Our study is based on a household survey from July–August 2006 with cross-sectional data from two capital cities of Western China (Xining City of Qinghai Province and Yinchuan City of the Ningxia Hui Autonomous Region). Qinghai and Ningxia are both undeveloped areas in Northwest China. The disposable income per capita of urban residents was 8472 yuan (1130 US$) in 2003 for the whole country; however, for Xining it was only 7025 yuan (936.7 US$) by the end of 2003 and for Yinchuan 7245 yuan (966 US$) by the end of 2004. The population of urban residents in Xining was about one million, 5.27% of whom were poor people receiving a minimum living allowance. Of these poor people, 91.9% were not covered by the urban health insurance scheme (by the end of 2003). The population in Yinchuan was about 760,000, of whom 5.47% were classified as poor. Of these, 92% were not covered by the urban health insurance scheme (by the end of 2004).
In 1999, the minimum living standard security system was established in most cities of China. Urban residents whose average family income is lower than the minimum living standard can apply for the minimum living allowance. Investigation of the family's income should be conducted before issuance of the minimum living allowance, the level of which is calculated as the difference between the family per-capita income and the minimum living standard. By the middle of 2006, the minimum living standard was 165 yuan (22 US$) and 180 yuan (24 US$) per capita per month in Xining and Yinchuan, respectively.
Sampling and data collection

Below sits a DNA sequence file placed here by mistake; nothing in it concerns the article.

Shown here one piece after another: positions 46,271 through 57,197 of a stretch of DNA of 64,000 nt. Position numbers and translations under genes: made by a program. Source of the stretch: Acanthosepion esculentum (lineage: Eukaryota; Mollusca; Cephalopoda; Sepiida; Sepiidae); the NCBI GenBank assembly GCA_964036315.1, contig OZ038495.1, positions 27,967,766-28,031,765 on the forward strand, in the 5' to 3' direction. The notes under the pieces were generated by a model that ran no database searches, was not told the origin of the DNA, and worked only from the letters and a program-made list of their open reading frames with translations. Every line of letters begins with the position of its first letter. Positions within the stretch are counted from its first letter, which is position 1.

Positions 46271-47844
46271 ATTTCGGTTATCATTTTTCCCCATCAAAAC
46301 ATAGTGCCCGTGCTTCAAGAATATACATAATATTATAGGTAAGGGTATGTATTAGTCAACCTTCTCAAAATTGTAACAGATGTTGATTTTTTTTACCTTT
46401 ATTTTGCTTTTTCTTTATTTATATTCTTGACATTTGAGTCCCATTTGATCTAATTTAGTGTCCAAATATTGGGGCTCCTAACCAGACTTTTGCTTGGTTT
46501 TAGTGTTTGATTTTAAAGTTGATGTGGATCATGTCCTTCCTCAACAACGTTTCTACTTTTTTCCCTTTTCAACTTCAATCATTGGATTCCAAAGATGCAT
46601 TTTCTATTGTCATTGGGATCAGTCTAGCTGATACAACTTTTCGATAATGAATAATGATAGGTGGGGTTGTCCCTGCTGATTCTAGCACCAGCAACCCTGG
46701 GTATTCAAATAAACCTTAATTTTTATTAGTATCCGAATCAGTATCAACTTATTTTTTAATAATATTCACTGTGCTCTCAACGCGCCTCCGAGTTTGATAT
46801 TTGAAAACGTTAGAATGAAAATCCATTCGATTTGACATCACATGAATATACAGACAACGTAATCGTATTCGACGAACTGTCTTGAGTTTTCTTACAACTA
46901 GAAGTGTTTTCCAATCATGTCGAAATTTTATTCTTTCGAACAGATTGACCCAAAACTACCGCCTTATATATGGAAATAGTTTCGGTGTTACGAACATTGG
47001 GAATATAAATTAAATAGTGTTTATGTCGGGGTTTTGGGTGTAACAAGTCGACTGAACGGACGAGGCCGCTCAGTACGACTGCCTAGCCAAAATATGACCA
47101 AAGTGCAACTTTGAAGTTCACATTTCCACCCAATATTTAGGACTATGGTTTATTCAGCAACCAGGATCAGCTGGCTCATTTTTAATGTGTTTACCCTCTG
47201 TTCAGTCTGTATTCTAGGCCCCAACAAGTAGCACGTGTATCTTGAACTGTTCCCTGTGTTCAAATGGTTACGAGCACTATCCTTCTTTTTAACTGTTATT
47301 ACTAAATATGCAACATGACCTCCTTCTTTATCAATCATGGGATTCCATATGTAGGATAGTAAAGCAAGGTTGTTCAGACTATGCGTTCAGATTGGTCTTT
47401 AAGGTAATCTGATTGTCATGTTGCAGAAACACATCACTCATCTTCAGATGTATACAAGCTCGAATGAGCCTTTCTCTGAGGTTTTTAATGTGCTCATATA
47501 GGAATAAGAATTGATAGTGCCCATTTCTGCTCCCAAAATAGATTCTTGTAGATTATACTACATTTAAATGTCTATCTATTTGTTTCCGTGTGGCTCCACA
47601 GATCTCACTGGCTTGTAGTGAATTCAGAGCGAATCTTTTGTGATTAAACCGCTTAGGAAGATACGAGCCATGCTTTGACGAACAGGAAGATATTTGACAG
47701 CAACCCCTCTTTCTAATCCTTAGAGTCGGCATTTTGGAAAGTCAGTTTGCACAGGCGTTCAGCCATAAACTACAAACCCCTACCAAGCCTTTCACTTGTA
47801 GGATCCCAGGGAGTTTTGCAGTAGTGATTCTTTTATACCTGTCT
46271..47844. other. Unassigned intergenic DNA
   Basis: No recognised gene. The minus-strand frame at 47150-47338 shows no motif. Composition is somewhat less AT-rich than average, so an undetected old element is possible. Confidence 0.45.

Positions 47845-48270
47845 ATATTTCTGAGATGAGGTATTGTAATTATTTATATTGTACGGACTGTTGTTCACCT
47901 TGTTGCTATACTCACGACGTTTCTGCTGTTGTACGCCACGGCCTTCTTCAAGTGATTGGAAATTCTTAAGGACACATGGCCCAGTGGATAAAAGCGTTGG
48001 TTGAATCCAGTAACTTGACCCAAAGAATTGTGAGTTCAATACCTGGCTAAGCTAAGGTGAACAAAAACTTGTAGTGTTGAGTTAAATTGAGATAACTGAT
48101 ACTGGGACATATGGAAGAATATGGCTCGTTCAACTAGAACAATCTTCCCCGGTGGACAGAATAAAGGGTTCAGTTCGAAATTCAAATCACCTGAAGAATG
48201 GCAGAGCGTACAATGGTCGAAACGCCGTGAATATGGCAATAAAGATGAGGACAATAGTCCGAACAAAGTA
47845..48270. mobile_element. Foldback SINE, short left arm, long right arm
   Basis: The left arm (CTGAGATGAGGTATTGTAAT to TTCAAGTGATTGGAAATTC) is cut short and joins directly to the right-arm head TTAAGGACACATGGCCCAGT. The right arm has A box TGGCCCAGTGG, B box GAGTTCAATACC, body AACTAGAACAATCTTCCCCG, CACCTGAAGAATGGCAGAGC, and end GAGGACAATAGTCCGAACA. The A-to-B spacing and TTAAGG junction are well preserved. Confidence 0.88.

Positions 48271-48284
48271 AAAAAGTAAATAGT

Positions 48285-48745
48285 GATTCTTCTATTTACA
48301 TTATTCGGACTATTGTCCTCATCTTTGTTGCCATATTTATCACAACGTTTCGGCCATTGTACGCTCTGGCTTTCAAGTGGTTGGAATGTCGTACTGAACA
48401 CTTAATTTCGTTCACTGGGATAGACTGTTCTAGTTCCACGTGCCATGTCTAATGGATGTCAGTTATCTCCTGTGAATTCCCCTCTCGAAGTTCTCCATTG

There are four districts in Xining and three in Yinchuan. All seven districts were included in this survey. In Xining, 14 communities from 7 sub-districts were selected according to geographical distribution and population density. We selected poor households based on the lists of households enjoying the minimum living allowance supplied by the local communities. In each community, 25 poor households were selected using systematic sampling. The same size of non-poor households was randomly selected in the same community. In Yinchuan, 31 communities from 18 sub-districts were selected. In each community, 13 poor households and 13 non-poor households were selected according to the same rules outlined above. The final sample included 801 poor households and 804 non-poor households. The total population of selected poor households accounted for 4.38% and 5.30% of the total urban poor in Xining and Yinchuan, respectively. In each family, one family member (aged 15 years and over) who was living at home at the time of the present survey received a closed questionnaire about personal and family characteristics, health status, health care utilisation and social capital. Of the 1605 individuals investigated, 1509 (or 94%) answered all the social capital questions. The response rates for the survey among the poor, among the non-poor and overall were 93.38%, 94.65% and 94.02%, respectively. 74% of the valid questionnaires were answered by the householder, 21.7% by the spouse of the householder and the others by the child or parent of the householder.